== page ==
Reconstructed stream profiles and paleobotanical evidence suggest that in the Yosemite region altitude increased approximately 4000 feet following the Broad Valley stage. Since this was preceded by a 2500- to 3000-foot uplift of the Late Pliocene Boreal (“Eocene”) surface during the Plio-Pleistocene transition, total post-Pliocene uplift is about 6500–7000 feet.

With similar methods, divergent results have been reported for the Lake Tahoe sector. The presence in the summit region of Miocene deciduous hardwood forests typical of mild-temperate climate, the absence there of montane conifers, the spatial relations of the Miocene forest zones, and the regional pattern of climate they suggest all imply altitudes near 2000 feet. Reconstructed stream profiles indicate an altitude of 5000–7000 feet. These results are tested for plausibility by utilizing (1) sea-surface temperatures to calculate temperature and, hence, climate, at any altitude postulated for the Sierran summit and (2) sequences of later Tertiary floras on opposite sides of the barrier to determine the magnitude of the rain shadow. Both lines of evidence suggest only low altitude

The postulate of a high Tertiary barrier, and of only 4000 (Yosemite sector) to 2000 feet (Lake Tahoe sector) uplift in the Pleistocene raises problems: the Tertiary section has defied erosion; fine-grained sediments were deposited well up in the range and at its summit; formations were deposited across the crest; Tertiary rivers and basalt flowed across the summit; faulting and warping of dated sections and erosion surfaces show post-Pliocene uplift of 4000–9000 feet; and the scarps have resisted erosion. These “problems” disappear if the range originated as a major post-Pliocene topographic barrier.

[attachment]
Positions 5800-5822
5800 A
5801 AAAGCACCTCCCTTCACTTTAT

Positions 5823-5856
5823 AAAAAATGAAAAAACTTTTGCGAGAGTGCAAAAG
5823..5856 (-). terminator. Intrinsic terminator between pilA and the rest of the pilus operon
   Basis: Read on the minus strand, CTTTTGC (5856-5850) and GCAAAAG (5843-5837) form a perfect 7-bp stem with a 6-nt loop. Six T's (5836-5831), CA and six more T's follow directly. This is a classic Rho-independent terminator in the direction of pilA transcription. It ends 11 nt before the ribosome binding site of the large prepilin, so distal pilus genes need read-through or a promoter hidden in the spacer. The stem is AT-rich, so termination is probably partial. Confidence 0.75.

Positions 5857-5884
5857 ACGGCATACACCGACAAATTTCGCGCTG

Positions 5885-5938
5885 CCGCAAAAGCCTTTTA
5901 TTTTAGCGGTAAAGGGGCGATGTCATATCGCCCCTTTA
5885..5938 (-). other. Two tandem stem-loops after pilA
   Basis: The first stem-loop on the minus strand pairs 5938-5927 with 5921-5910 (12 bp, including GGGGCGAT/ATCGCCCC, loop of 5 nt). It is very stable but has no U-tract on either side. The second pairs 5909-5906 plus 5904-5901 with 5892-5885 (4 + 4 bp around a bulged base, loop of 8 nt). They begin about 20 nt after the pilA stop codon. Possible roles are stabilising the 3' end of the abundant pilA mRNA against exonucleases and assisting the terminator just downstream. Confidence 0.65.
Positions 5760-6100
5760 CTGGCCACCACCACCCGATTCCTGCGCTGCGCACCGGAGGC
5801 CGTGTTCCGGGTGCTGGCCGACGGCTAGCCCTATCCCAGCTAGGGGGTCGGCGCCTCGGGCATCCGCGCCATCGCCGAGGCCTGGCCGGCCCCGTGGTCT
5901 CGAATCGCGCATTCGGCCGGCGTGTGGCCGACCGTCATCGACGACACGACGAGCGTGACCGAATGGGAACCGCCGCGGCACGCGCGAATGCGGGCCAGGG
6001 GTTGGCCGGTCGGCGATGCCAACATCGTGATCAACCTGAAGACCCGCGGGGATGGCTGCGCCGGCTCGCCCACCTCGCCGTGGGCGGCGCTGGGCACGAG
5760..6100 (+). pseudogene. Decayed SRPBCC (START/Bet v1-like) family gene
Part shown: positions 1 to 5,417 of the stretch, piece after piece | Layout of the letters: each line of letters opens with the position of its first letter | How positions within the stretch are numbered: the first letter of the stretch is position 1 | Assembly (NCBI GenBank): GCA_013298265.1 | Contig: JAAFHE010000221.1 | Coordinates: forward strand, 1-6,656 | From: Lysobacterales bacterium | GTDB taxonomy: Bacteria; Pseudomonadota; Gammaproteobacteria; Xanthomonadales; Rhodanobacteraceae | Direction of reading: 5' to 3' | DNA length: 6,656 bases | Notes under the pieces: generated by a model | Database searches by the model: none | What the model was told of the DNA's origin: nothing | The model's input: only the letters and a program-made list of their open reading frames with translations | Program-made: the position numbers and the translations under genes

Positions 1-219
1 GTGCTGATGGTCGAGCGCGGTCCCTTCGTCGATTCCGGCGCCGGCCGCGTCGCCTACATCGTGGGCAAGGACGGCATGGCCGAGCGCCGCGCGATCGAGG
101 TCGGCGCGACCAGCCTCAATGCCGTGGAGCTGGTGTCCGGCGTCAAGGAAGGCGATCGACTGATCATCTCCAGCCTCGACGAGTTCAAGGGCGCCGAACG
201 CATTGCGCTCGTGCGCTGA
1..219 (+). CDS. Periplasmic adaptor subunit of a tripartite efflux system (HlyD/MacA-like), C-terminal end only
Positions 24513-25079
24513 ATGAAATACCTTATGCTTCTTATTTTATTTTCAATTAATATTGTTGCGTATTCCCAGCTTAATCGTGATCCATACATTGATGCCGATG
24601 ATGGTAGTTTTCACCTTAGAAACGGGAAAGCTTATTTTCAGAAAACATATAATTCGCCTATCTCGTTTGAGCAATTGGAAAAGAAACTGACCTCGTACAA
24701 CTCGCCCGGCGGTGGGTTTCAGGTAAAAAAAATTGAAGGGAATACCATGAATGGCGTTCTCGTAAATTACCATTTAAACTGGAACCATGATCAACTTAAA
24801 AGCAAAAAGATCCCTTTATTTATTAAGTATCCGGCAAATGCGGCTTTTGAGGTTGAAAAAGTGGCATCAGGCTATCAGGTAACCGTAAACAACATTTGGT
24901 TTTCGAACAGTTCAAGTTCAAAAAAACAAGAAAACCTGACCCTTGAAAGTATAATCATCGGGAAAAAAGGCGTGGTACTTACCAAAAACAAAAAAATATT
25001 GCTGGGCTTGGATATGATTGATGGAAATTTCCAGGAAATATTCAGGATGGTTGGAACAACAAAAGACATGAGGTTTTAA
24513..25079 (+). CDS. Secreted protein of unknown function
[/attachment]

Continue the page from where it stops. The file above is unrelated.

Two basic weaknesses to the method of determining Tertiary altitude from ancient stream profiles are: (1) The assumption that certain well-graded stretches of the ancient streams had pretilt slopes equal to those of well-graded parts of the modern rivers does not agree with the nature of the Tertiary sediments in the range. (2) Recurrent tectonism during the Tertiary tilted the basement and Tertiary river channels, giving them gradients more nearly like those of present-day streams, and, hence, the illusion that the range has not been uplifted appreciably since Eocene.

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